In the following description, illustrative embodiments will be described with reference to acts and symbolic representations of operations (e.g., in the form of flowcharts) that are performed by one or more processors, unless indicated otherwise. As such, it will be understood that such acts and operations, which are at times referred to as being computer-executed, include the manipulation by the processor of electrical signals representing data in a structured form. This manipulation transforms the data or maintains it at locations in the memory system of the computer, which reconfigures or otherwise alters the operation of the computer in a manner well understood by those skilled in the art.

Overview of Example Network Architecture and Example Network Element Structure

FIG. 1A is a diagram of a wireless communications network 100 that implements enhanced multimedia broadcast multicast services (eMBMS) according to at least one example embodiment. Wireless communications network 100 may implement, for example, the long term evolution (LTE) wireless communications standard. Referring to FIG. 1A, the wireless communications network 100 may include a broadband/multicast- service center (BM-SC) 105, a Multimedia Broadcast/Multicast Service - gateway (MBMS-GW) 110, a mobility management entity (MME) 115, and an evolved universal mobile telecommunications system (UMTS) radio access network (eUTRAN). The BM-SC 105 and MBMS-GW 110 may be connected to each other via SGmb and SGi-mb interfaces. The MBMS-GW 110 and MME 115 may be connected to each other via a Sm interface, and the MBMS-GW 110 and MME 115 may be connected to the eUTRAN 120 via Ml and M3 interfaces, respectively.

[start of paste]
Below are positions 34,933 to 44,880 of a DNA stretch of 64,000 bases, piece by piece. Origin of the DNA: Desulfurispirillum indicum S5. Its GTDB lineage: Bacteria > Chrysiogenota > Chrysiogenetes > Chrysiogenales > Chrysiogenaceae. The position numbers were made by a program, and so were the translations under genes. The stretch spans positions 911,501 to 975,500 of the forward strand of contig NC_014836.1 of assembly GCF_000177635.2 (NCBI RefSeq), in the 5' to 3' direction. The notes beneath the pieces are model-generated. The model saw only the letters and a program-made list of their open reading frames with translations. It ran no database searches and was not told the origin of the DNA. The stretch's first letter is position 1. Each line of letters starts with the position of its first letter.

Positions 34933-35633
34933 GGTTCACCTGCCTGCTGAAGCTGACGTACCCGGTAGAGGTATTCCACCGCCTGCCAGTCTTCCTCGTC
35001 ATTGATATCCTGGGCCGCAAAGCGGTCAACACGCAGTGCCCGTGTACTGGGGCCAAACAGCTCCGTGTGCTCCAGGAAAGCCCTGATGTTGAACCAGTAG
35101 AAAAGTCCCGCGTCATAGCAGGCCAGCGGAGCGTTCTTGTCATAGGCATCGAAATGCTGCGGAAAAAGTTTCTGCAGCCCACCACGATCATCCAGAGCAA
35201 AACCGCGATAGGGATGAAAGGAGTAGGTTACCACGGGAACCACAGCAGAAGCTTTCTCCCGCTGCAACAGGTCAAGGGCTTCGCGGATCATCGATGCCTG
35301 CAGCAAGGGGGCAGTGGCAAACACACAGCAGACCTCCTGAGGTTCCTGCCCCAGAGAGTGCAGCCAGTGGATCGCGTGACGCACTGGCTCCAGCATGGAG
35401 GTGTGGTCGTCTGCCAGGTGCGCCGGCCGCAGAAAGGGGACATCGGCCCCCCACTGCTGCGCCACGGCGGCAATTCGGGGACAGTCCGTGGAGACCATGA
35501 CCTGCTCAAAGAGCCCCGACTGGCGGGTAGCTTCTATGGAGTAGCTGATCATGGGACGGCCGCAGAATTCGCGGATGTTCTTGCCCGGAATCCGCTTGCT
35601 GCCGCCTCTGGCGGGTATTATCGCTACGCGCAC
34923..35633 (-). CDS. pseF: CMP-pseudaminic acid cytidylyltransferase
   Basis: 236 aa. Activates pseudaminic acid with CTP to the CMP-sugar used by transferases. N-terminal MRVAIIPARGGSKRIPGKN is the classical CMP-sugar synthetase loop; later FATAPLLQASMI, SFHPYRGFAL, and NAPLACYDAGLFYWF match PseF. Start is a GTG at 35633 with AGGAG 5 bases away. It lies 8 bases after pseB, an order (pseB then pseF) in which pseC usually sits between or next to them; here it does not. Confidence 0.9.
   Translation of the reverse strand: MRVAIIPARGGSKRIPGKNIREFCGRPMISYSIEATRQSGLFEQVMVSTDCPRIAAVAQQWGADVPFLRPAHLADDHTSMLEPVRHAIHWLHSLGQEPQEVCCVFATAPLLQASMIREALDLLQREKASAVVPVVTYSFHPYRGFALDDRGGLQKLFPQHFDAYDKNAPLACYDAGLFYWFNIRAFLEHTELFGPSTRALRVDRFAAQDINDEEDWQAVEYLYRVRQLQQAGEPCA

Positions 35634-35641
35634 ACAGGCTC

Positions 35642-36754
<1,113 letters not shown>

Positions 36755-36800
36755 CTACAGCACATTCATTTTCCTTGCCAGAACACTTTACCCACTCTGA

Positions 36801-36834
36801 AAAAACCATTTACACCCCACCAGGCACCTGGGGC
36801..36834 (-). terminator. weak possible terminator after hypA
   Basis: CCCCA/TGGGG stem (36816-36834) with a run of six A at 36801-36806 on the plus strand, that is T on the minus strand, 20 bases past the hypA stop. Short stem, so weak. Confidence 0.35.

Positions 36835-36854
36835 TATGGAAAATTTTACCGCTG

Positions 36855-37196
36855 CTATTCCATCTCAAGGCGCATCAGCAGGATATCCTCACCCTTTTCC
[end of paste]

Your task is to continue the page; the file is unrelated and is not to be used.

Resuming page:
The eUTRAN 120 may include multi-cell/multicast coordination entities (MCEs) and evolved Node Bs (eNBs) 140. Each of the eNBs 140 provides wireless access for user equipment (UEs) attached to the wireless communications network 100 including, for example, UEs 150.

FIG. IB is a diagram illustrating an example structure of the network element 351. Any network element described herein may have the structure and operation of the network element 351 described below. For example, any one of the BM-SC 105, the MBMS-GW 110, the MME 115, and the eNBs 140 may have the structure and operation of the network element 351 described below. Further, the UEs 150 may each have the structure an operation of the network element 351. Referring to FIG. IB, the network element 351 may include, for example, a data bus 359, a transmitting unit 353, a receiving unit 354, a memory unit 356, and a processing unit 358.

The transmitting unit 353, receiving unit 354, memory unit 356, and processing unit 358 may send data to and/or receive data from one another using the data bus 359. The transmitting unit 353 is a device that includes hardware and any necessary software for transmitting signals including, for example, control signals or data signals via one or more wired and/or wireless connections to other network element. The receiving unit 354 is a device that includes hardware and any necessary software for receiving wireless signals including, for example, control signals or data signals via one or more wired and/or wireless connections to other network elements.

The memory unit 356 may be any device capable of storing data including magnetic storage, flash storage, etc.

The processing unit 358 may be any device capable of processing data including, for example, a processor structurally configured to carry out specific operations, or structurally configured to execute instructions included in computer readable code including, for example, code stored in the memory unit 356. Examples of the above-referenced processor include, but are not limited to, a microprocessor, a multiprocessor, a central processing unit (CPU), a digital signal processor (DSP), an application-specific integrated circuit (ASIC), and a field programmable gate array (FPGA).

According to at least one example embodiment, any operations described herein, for example with reference to any of FIGS. 1-8B, as being performed by a network element (including, for example, any of the BM-SC 105, the MBMS-GW 110, the MME 115, and the eNBs 140), may be performed by a network element having the structure of the network element 351 illustrated in FIG. IB. For example, according to at least one example embodiment, the network element 351 may be programmed, in terms of software and/or hardware, to perform any or all of the functions described herein as being performed by a network element.